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The form that a published book takes doesn’t matter as much as many people think Publishers, authors, and readers each approach the print versus digital debate from different perspectives. Among these three points of view exist an array of opinions. Consider: Publisher Perspective Publishers are in business to make money. Never forget that. They aren’t … Continue reading 3 Perspectives on Print Versus Digital Publishing →
There are 4 reasons why self-publishing versus traditional publishing doesn’t matter Authors often wonder if they should bypass finding a traditional publisher and just self-publish their books. It’s a weighty question with a plethora of answers. Each option possesses a list of book publishing pros and cons, warranting careful consideration, but today I’ll share four … Continue reading Don’t Debate Traditional Publishing vs. Self-Publishing →
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Is it enough for authors to embrace a publishing mindset or must they go further? I once read, “publishers are becoming developers.” This sounds profound, but what does it mean? A publisher is someone who prepares and issues information or material. A developer is someone who creates, who builds, who advances. How can publishers become … Continue reading How Can Publishers Become Developers? →
It’s never been easier to publish a book, but that doesn’t mean we should I once read a self-published book, a novella. I read it for several reasons: it was recommended (which turned out to be a bad reason), it would be a quick read, I’d never read a novella, and it was free (I … Continue reading 9 Keys to Self-Publishing Success →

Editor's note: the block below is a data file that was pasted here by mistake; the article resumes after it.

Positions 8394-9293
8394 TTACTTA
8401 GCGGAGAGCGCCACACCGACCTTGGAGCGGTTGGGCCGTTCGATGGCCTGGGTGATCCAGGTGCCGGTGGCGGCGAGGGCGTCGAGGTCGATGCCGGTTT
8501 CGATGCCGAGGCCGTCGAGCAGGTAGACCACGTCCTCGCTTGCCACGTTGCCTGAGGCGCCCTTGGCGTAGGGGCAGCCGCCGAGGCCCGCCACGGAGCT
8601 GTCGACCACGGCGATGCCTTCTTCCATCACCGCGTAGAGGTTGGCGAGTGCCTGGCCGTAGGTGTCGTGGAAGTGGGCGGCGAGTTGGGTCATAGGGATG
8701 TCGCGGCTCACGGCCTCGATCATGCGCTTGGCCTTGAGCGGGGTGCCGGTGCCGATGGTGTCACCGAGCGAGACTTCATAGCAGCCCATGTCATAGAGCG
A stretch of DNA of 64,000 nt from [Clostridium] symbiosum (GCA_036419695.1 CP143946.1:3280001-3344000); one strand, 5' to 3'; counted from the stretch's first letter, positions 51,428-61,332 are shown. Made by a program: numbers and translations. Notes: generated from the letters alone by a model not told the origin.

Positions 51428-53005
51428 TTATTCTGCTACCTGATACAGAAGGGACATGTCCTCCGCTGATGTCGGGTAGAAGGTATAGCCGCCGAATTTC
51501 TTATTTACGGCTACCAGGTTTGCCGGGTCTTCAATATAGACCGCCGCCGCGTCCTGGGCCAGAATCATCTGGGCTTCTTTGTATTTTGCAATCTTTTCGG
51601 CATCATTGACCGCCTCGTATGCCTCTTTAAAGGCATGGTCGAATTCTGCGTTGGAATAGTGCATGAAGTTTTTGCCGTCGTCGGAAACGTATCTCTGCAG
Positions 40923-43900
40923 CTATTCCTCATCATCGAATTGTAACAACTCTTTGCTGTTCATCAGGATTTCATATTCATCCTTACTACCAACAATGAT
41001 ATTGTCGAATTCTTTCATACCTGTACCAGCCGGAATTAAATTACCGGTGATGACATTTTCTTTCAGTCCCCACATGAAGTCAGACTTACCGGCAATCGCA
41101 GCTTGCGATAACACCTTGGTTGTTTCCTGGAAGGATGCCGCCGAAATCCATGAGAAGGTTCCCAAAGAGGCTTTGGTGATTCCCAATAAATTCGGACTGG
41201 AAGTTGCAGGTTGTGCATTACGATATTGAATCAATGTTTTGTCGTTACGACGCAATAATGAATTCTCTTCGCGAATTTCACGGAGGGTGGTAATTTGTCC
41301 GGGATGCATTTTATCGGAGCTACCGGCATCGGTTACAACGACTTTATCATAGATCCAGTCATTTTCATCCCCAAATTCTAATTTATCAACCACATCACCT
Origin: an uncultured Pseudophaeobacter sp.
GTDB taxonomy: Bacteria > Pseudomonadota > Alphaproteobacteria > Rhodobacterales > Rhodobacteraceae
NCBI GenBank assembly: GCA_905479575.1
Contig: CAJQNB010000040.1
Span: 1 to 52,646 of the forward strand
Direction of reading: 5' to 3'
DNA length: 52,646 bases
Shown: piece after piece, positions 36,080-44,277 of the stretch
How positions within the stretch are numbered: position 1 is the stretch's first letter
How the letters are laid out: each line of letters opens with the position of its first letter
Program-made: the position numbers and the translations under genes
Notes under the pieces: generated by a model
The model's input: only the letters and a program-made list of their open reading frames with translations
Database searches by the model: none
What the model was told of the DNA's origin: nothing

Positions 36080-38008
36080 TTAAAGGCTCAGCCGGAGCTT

Question: I’m looking for a grammar-checking program. Is there one you can recommend? Answer: I seek the same thing! I once signed up for a trial of grammarly.com. It’s a most impressive grammar checker. The problem was that it was too sophisticated for me. It flagged many things to check, but I lacked the needed … Continue reading Grammar Checking Programs: A Writing Q & A →
Will book publishing follow the path of the music and movie industries? When people look at the future of book publishing they often draw parallels to music and video. In many ways this is instructive, but not in all cases. What does the future hold for digital books? Digital Music and Video Look at the … Continue reading What is the Future of Book Publishing? →
Explore the 3 Types of Self-Publishing: Print, E-books, & Audio Self-publishing, once vilified as an exercise in vanity, is now accepted as a viable option by most everyone—except perhaps those who earn a living in traditional publishing. Consider the three self-publishing options. Three Self-Publishing Options There are three segments to self-publishing: e-publishing (for Kindle and … Continue reading 3 Types of Self-Publishing →
A Blog connects writers directly to readers with no middlemen, delays, or layers of isolation. At one time, not too long ago, most everyone decried self-publishing as second-rate, used only by the marginal scribe and unpublishable writer. This is no longer the case. After all, blogging is publishing. Self-Publishing Now most everyone (except perhaps traditional … Continue reading Blogging is a Basic Form of Self-Publishing →
The future for print books is strong and ripe with opportunity Michael Weinstein, in his “Publishing Panorama” blog at BookBusinessMag.com, posted this headline: “Report from the Publishing Business Conference: This Just In: Sky Not Falling!” This was four years ago. I think his conclusions about printed books are even more true today. Citing many credible … Continue reading Why I’m Bullish about Printed Books →
Question: With so many self-publishing options out there, why should I bother to pursue a traditional publisher for my book? Answer: I love this question! Here’s my short response: Traditional publishing requires less of the author, will likely result in more book sales, and carries the prestige of a publisher selecting your book for publication. … Continue reading Self-Publishing Versus Pursuing a Traditional Book Deal: A Writing Q & A →